Lee Iacocca dead at 94

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July 3, 2019—Lee Iacocca, the larger-than-life auto executive, died on July 2 at his home in California. He was 94.

During his rise to CEO of Ford in the 1960s, he is credited for spearheading the launch of the popular Mustang.

He went on to head up Chrysler, a stint that began with a massive federal loan to turn around the ailing company. The $1.2 billion loan was paid back in four years and the company went on to years of success.

His bold, public-facing style made him a household name. As the New York Times wrote in its obituary:

"He conferred with President Ronald Reagan, members of Congress, governors and business leaders. He was mobbed by admirers and pursued by the press. Polls confirmed that a run for the White House was realistic, and his denials of political ambition only fueled public interest in a possible candidacy."

The two companies that Iacocca led released statements on the news of his death.

“Lee Iacocca was truly bigger than life and he left an indelible mark on Ford, the auto industry and our country. Lee played a central role in the creation of Mustang. On a personal note, I will always appreciate how encouraging he was to me at the beginning of my career. He was one of a kind and will be dearly missed," said Ford Executive Chairman Bill Ford in a statement.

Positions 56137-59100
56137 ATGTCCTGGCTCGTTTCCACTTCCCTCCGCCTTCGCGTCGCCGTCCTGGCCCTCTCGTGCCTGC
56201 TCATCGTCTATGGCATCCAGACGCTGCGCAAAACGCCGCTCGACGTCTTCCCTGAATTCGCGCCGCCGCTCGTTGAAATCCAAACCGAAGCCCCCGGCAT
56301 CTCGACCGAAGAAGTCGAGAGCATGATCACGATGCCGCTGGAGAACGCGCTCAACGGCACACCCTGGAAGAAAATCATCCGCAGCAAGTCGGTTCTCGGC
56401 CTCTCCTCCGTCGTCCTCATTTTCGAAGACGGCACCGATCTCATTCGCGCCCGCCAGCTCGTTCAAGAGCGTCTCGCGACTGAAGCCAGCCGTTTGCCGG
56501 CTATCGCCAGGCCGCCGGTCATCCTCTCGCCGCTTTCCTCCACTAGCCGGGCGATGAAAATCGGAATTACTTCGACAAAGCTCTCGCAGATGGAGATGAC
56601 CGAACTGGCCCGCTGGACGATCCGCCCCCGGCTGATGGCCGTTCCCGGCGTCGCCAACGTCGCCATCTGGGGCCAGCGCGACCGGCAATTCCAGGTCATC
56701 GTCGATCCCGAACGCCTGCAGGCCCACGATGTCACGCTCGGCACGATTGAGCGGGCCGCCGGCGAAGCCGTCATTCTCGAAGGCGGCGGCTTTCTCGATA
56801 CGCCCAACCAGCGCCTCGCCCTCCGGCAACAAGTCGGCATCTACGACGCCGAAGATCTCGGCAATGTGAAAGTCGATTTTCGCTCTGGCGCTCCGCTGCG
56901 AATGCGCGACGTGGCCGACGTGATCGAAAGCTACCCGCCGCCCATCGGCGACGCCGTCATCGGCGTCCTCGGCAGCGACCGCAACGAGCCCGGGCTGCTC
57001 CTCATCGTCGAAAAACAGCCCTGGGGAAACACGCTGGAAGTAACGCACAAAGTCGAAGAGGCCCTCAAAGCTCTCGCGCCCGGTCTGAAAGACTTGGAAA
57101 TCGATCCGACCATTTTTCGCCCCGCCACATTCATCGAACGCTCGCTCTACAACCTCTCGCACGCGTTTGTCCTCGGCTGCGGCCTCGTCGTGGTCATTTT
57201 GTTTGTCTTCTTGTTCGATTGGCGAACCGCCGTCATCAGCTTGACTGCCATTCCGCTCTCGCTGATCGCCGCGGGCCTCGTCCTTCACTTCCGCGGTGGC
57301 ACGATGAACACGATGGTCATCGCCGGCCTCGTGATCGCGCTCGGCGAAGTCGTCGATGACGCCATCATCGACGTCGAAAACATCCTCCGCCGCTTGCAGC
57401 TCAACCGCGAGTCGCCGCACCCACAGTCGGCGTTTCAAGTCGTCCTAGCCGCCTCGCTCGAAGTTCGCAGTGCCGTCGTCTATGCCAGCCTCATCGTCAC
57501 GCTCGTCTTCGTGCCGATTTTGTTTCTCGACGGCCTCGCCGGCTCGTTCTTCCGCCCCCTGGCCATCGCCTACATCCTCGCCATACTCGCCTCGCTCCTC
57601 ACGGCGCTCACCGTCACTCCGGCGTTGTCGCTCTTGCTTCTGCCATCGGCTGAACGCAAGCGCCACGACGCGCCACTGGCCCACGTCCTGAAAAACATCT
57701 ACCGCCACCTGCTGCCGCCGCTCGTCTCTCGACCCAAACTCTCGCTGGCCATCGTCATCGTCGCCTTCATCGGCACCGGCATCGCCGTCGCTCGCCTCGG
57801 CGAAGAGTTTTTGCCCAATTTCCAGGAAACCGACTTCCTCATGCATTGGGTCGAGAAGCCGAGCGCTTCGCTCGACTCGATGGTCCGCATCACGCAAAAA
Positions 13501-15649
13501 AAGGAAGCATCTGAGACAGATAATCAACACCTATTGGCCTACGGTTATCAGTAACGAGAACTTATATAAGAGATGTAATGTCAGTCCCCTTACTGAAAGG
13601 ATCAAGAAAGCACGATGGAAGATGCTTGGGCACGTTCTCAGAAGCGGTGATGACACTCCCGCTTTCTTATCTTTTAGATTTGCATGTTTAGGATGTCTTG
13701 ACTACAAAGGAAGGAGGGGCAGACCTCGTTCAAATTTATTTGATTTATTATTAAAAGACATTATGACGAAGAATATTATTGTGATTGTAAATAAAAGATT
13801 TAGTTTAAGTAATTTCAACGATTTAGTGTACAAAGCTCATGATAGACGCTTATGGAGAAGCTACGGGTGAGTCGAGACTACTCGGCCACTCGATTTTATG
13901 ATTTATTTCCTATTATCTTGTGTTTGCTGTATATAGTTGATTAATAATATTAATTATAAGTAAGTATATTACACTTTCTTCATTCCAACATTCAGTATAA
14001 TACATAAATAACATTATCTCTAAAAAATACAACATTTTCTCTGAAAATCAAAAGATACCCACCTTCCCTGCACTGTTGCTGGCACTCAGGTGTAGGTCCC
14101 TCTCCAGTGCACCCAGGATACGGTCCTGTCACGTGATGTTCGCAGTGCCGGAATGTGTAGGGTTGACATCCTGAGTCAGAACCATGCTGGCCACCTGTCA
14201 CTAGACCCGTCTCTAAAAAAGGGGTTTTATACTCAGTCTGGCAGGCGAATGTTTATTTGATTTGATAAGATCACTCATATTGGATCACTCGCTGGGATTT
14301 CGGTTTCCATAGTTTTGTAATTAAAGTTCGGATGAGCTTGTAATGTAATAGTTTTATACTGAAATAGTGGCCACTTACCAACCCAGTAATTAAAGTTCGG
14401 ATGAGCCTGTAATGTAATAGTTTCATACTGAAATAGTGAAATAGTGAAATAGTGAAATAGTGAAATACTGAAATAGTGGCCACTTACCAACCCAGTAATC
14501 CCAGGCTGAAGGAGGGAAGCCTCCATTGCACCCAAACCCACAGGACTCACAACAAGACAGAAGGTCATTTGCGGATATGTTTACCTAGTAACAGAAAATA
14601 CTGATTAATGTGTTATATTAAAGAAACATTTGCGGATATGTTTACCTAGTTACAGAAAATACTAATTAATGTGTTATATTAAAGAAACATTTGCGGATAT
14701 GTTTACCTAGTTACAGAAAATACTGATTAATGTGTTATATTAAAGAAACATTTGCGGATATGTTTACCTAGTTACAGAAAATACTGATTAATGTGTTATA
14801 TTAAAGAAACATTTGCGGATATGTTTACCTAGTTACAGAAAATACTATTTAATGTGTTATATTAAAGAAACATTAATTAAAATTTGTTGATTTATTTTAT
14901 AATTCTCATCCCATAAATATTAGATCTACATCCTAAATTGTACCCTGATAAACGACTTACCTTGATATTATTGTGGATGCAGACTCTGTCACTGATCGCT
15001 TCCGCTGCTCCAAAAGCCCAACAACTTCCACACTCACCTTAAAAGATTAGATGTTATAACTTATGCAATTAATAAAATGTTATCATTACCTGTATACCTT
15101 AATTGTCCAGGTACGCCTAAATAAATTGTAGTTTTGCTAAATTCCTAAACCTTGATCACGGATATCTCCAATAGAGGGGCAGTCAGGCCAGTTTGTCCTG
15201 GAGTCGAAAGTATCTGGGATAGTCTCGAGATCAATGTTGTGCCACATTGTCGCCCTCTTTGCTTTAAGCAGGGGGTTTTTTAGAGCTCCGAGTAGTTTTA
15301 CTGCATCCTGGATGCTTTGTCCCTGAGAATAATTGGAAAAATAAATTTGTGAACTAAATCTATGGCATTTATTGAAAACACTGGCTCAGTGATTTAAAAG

Fiat Chrysler Automobiles also released a statement that says in part:

"He played a historic role in steering Chrysler through crisis and making it a true competitive force. He was one of the great leaders of our company and the auto industry as a whole. He also played a profound and tireless role on the national stage as a business statesman and philanthropist.

"Lee gave us a mindset that still drives us today – one that is characterized by hard work, dedication and grit."

Image: U.S. National Archives

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